Times-Picayune Publishing Co. v. United States

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Times-Picayune Publishing Co. v. United States
Seal of the United States Supreme Court.svg
Argued March 11, 1953
Decided May 24, 1953
Full case name Times-Picayune Publishing Co. v. United States
Citations 345 U.S. 594 (more)
73 S.Ct. 872
Prior history Appeal from the United States District Court for the Eastern District of Louisiana
Holding
A publisher selling only combined insertions appearing in both its morning and evening papers does not violate the Sherman Act
Court membership
Case opinions
Majority Clark, joined by Vinson, Reed, Frankfurter, Jackson
Dissent Burton, joined by Black, Douglas, Minton

Times-Picayune Publishing Co. v. United States, 345 U.S. 594 (1953), is an antitrust law decision by the United States Supreme Court. In a 5–4 decision it held that a tie-in sale of morning and evening newspaper advertising space does not violate the Sherman Antitrust Act, because there was no market dominance in the tying product.[1]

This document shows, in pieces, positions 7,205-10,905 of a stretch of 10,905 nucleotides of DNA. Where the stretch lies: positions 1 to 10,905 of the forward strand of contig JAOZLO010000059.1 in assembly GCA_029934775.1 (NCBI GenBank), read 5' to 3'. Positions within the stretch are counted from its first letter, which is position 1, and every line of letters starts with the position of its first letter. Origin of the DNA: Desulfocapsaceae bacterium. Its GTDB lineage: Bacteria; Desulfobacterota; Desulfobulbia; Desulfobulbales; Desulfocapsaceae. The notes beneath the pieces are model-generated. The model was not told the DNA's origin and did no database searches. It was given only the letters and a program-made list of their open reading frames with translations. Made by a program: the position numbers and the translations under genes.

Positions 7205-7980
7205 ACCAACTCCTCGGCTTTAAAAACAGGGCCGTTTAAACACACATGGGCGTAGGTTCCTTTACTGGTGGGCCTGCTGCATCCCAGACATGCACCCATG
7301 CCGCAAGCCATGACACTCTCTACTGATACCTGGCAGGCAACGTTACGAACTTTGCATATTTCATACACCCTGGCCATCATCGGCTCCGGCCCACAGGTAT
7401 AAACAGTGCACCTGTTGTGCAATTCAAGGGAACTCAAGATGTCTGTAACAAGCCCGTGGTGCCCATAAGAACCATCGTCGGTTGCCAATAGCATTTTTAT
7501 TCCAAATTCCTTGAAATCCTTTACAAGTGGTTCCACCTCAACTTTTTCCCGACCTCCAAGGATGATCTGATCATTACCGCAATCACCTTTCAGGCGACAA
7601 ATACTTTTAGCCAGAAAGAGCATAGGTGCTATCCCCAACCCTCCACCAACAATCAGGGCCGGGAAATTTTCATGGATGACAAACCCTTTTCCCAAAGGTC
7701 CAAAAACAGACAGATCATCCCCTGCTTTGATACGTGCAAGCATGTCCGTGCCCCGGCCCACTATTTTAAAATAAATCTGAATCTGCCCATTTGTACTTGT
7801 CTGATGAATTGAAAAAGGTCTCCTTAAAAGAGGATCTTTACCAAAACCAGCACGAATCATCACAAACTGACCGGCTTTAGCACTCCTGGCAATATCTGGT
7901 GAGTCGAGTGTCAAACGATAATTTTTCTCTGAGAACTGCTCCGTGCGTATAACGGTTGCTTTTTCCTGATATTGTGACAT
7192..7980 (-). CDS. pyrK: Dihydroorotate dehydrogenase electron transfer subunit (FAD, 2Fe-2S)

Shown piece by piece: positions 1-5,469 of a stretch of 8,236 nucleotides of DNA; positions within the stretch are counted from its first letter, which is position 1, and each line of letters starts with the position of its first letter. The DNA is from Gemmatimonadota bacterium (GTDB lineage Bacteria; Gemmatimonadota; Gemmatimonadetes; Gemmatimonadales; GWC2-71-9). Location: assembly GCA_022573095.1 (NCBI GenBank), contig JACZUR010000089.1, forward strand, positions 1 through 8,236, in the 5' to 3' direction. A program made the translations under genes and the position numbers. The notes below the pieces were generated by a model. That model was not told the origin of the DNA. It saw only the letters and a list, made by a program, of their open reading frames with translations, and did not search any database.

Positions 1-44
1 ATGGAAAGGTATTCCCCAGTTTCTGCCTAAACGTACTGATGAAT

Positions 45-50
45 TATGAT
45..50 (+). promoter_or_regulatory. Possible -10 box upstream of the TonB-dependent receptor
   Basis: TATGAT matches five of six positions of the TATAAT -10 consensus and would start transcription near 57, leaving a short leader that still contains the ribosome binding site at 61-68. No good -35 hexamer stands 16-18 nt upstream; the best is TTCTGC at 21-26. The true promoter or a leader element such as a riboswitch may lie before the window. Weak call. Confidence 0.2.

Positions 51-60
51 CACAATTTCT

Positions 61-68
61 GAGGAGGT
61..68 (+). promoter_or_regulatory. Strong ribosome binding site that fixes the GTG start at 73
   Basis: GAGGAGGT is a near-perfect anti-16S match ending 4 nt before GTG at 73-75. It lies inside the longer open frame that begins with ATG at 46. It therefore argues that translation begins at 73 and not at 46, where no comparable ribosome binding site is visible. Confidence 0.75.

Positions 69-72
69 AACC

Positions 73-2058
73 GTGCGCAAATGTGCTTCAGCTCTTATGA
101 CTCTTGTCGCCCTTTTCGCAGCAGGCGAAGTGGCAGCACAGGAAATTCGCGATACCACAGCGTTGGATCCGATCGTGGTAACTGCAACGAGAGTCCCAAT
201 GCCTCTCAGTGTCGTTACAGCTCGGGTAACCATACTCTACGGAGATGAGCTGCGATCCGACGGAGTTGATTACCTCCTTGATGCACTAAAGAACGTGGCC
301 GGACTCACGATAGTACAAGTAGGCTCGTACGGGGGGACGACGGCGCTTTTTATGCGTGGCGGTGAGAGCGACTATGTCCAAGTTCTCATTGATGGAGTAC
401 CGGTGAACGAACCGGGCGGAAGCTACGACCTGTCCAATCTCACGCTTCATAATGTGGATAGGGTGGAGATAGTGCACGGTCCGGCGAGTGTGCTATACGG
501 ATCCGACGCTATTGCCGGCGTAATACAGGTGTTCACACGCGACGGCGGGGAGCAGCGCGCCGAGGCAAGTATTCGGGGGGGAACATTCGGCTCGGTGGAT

See also[edit]

References[edit]

  1. ^ Turner, Donald F. (1958). "The Validity of Tying Arrangements under the Antitrust Laws". Harvard Law Review 72 (1): 50–75. JSTOR 1338363. 

Further reading[edit]

  • Markovits, Richard S. (1967). "Tie-ins, Reciprocity, and the Leverage Theory". Yale Law Journal 76 (7): 1397–1472. JSTOR 794828. 
  • Wollenberg, Keith K. (1987). "An Economic Analysis of Tie-In Sales: Re-Examining the Leverage Theory". Stanford Law Review 39 (3): 737–760. JSTOR 1228764.